Wednesday, 17 July 2013


It should have been a sure thing.  A grand-scale Western, based on an enduring pop-culture icon, starring one of the most bankable movie-stars of the modern age. 

But The Lone Ranger flopped.

The flick will likely finish its box-office run limping to less than $100 million domestically.  Which is nightmarish in this era of billion-dollar worldwide grosses. It’s certainly bloated, and overwrought, and unsettlingly violent -- especially for a PG-13 Disney family film starring Johnny Depp.  But not so much for a Jerry Bruckheimer production. 

Despite being DOA, The Lone Ranger is one of the most purely entertaining movies of the summer.

Depp, who's been sleepwalking in the decade since Pirates Of The Caribbean canonized him as a Hollywood heavyweight, is as compelling as ever here playing the Lone Ranger’s noble Cherokee sidekick, Tonto.  He’s channeling Buster Keaton instead of Jack Sparrow, which is a relief.  He’s never bumbling, his actions always calculated.  His stone-face is counterpoint to Armie Hammer’s stammering reluctant hero, the big-city lawyer turned titular wild-west vigilante.

The production was hobbled by high-profile delays that slashed the ballooning budget and scuttled an entire sub-plot about werewolves.  There’s still evidence of this missing story thread, including (baffingly) carnivorous bunnies, a cursed silver mine and an amputee Madame played by Helena Bonham Carter.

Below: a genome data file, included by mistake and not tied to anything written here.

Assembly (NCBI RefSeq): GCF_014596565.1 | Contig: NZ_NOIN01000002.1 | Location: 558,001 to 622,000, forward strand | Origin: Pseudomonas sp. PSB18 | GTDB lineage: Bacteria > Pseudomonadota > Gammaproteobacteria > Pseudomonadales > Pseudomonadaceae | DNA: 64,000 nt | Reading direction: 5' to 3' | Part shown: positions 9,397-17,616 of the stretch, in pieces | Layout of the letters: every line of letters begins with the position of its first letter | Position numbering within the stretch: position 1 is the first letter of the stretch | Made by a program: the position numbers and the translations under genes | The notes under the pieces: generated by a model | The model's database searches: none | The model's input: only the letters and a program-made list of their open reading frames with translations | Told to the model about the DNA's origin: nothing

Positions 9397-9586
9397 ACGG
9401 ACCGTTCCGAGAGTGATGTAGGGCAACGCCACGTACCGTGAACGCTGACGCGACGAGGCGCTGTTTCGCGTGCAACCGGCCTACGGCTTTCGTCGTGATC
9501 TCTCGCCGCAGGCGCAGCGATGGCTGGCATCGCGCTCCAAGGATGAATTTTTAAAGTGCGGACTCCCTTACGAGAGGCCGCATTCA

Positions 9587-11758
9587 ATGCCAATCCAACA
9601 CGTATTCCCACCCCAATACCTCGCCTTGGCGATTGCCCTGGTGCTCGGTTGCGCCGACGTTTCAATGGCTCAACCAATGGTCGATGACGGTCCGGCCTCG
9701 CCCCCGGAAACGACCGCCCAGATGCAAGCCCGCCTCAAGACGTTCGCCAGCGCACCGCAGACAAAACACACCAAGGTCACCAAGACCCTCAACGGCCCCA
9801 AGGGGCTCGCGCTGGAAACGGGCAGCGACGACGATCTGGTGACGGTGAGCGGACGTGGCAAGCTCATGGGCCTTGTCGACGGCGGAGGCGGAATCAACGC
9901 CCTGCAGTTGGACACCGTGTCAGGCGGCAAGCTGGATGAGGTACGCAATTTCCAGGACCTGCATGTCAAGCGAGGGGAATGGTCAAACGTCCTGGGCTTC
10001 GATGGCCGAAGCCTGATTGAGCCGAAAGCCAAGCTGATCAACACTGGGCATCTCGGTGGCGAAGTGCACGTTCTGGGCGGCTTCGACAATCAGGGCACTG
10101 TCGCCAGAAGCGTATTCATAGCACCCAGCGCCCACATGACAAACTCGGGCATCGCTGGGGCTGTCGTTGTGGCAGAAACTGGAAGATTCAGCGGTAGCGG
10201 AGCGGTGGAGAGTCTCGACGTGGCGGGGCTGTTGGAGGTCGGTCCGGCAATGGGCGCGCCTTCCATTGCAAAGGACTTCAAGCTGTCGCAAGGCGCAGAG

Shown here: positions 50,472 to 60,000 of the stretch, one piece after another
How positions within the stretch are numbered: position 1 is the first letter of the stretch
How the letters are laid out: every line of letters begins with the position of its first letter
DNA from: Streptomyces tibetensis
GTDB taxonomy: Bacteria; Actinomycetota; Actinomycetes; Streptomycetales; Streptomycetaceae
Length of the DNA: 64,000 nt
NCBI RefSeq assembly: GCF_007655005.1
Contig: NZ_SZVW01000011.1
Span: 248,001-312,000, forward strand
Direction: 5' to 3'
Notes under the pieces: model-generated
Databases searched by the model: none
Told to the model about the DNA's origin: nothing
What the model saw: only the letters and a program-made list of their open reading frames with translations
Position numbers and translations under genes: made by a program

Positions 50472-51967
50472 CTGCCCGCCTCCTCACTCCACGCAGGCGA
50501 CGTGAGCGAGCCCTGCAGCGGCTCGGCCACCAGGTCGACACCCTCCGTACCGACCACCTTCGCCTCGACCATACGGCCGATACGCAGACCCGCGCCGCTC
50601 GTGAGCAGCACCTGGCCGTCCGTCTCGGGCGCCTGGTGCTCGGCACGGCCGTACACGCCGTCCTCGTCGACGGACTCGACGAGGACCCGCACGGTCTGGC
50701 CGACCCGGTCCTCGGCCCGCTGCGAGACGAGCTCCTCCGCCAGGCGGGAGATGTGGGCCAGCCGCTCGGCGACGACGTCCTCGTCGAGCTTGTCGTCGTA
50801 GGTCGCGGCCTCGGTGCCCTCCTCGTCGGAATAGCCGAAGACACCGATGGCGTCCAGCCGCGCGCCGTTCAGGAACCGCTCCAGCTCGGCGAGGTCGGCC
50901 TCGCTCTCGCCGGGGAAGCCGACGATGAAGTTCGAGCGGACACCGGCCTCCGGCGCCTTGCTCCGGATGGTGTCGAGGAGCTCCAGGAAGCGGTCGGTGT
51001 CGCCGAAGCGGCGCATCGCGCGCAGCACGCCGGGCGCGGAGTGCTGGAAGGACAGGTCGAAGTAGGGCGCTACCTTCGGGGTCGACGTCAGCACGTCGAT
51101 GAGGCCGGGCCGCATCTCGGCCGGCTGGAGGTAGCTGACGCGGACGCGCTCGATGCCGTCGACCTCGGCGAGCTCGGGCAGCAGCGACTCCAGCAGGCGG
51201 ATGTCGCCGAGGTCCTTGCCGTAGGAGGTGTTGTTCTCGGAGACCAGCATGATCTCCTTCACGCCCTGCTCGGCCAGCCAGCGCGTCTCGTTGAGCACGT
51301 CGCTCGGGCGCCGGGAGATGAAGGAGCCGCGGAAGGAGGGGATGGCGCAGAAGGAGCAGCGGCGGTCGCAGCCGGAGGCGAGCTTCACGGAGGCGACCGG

Like Rango, this is director Gore Verbinski riffing again on his favourite Spaghetti Westerns.  The fingerprints of genre grandmaster Sergio Leone are all over this sucker.  Breathtaking vistas, grotesque close-ups, a twisted sense of humour… even the score by Hans Zimmer cribs the immortal themes Ennio Morricone composed for Leone’s legendary dusters.  When Zimmer’s take on the classic Lone Ranger theme finally kicks in the movie doesn’t just sing, it soars.

Verbinski is one of the greatest directors of elaborate action sequences since Steven Spielberg.  His set-pieces may be frightfully overstuffed, but they’re always clear-eyed and kinetic in the way most modern action movies aren’t.  The Lone Ranger is like the giant steam engine which figures so prominently in the film’s climax.  It takes a while to get going, but once it’s chugging the ride is quicksilver smooth and a helluva lot of fun.  It barrels along breathlessly, fueled by daring-do, off-beat laughs and a propulsive climax that left me wanting not just more, but more of the same.

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